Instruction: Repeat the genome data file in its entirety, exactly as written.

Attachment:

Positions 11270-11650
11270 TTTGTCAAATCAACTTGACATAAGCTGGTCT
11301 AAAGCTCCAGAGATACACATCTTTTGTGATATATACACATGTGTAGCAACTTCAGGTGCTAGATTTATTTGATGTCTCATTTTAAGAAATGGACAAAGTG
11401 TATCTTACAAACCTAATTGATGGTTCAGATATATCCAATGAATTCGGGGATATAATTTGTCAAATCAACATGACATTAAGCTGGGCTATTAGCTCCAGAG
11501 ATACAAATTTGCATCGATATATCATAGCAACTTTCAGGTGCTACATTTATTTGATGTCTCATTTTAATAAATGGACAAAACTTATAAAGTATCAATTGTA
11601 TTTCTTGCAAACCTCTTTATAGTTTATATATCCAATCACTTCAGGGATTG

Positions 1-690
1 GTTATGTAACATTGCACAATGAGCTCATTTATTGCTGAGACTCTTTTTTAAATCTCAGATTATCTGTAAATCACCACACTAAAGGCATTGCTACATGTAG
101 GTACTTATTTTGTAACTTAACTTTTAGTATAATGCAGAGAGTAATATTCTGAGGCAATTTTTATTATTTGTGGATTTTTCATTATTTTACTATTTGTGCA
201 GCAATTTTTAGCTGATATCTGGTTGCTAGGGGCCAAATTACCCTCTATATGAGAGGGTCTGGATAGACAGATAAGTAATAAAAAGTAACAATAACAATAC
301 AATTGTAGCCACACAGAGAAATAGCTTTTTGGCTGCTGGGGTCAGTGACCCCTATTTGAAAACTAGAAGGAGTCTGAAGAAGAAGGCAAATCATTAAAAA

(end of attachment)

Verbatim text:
Positions 11270-11650
11270 TTTGTCAAATCAACTTGACATAAGCTGGTCT
11301 AAAGCTCCAGAGATACACATCTTTTGTGATATATACACATGTGTAGCAACTTCAGGTGCTAGATTTATTTGATGTCTCATTTTAAGAAATGGACAAAGTG
11401 TATCTTACAAACCTAATTGATGGTTCAGATATATCCAATGAATTCGGGGATATAATTTGTCAAATCAACATGACATTAAGCTGGGCTATTAGCTCCAGAG
11501 ATACAAATTTGCATCGATATATCATAGCAACTTTCAGGTGCTACATTTATTTGATGTCTCATTTTAATAAATGGACAAAACTTATAAAGTATCAATTGTA
11601 TTTCTTGCAAACCTCTTTATAGTTTATATATCCAATCACTTCAGGGATTG

Positions 1-690
1 GTTATGTAACATTGCACAATGAGCTCATTTATTGCTGAGACTCTTTTTTAAATCTCAGATTATCTGTAAATCACCACACTAAAGGCATTGCTACATGTAG
101 GTACTTATTTTGTAACTTAACTTTTAGTATAATGCAGAGAGTAATATTCTGAGGCAATTTTTATTATTTGTGGATTTTTCATTATTTTACTATTTGTGCA
201 GCAATTTTTAGCTGATATCTGGTTGCTAGGGGCCAAATTACCCTCTATATGAGAGGGTCTGGATAGACAGATAAGTAATAAAAAGTAACAATAACAATAC
301 AATTGTAGCCACACAGAGAAATAGCTTTTTGGCTGCTGGGGTCAGTGACCCCTATTTGAAAACTAGAAGGAGTCTGAAGAAGAAGGCAAATCATTAAAAA